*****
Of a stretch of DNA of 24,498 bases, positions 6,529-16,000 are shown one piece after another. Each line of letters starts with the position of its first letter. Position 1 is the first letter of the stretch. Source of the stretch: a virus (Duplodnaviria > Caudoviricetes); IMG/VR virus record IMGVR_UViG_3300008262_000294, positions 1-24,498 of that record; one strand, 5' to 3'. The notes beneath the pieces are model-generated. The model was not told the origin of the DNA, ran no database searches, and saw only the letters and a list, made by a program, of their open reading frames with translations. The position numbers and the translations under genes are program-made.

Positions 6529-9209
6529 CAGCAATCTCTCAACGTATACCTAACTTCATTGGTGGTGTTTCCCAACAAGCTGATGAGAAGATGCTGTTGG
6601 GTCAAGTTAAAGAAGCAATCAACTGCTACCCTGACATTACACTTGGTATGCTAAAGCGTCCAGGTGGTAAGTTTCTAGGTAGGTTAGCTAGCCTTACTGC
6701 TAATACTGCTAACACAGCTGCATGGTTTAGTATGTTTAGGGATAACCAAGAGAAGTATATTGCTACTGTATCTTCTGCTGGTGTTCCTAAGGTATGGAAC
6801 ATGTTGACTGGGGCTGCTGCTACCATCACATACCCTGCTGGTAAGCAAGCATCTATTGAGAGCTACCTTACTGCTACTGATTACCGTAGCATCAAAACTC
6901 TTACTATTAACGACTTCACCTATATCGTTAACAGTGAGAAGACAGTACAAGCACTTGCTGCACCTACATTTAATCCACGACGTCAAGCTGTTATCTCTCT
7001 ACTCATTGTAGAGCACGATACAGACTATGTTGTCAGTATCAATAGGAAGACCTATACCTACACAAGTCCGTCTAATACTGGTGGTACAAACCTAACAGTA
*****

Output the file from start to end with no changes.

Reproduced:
Of a stretch of DNA of 24,498 bases, positions 6,529-16,000 are shown one piece after another. Each line of letters starts with the position of its first letter. Position 1 is the first letter of the stretch. Source of the stretch: a virus (Duplodnaviria > Caudoviricetes); IMG/VR virus record IMGVR_UViG_3300008262_000294, positions 1-24,498 of that record; one strand, 5' to 3'. The notes beneath the pieces are model-generated. The model was not told the origin of the DNA, ran no database searches, and saw only the letters and a list, made by a program, of their open reading frames with translations. The position numbers and the translations under genes are program-made.

Positions 6529-9209
6529 CAGCAATCTCTCAACGTATACCTAACTTCATTGGTGGTGTTTCCCAACAAGCTGATGAGAAGATGCTGTTGG
6601 GTCAAGTTAAAGAAGCAATCAACTGCTACCCTGACATTACACTTGGTATGCTAAAGCGTCCAGGTGGTAAGTTTCTAGGTAGGTTAGCTAGCCTTACTGC
6701 TAATACTGCTAACACAGCTGCATGGTTTAGTATGTTTAGGGATAACCAAGAGAAGTATATTGCTACTGTATCTTCTGCTGGTGTTCCTAAGGTATGGAAC
6801 ATGTTGACTGGGGCTGCTGCTACCATCACATACCCTGCTGGTAAGCAAGCATCTATTGAGAGCTACCTTACTGCTACTGATTACCGTAGCATCAAAACTC
6901 TTACTATTAACGACTTCACCTATATCGTTAACAGTGAGAAGACAGTACAAGCACTTGCTGCACCTACATTTAATCCACGACGTCAAGCTGTTATCTCTCT
7001 ACTCATTGTAGAGCACGATACAGACTATGTTGTCAGTATCAATAGGAAGACCTATACCTACACAAGTCCGTCTAATACTGGTGGTACAAACCTAACAGTA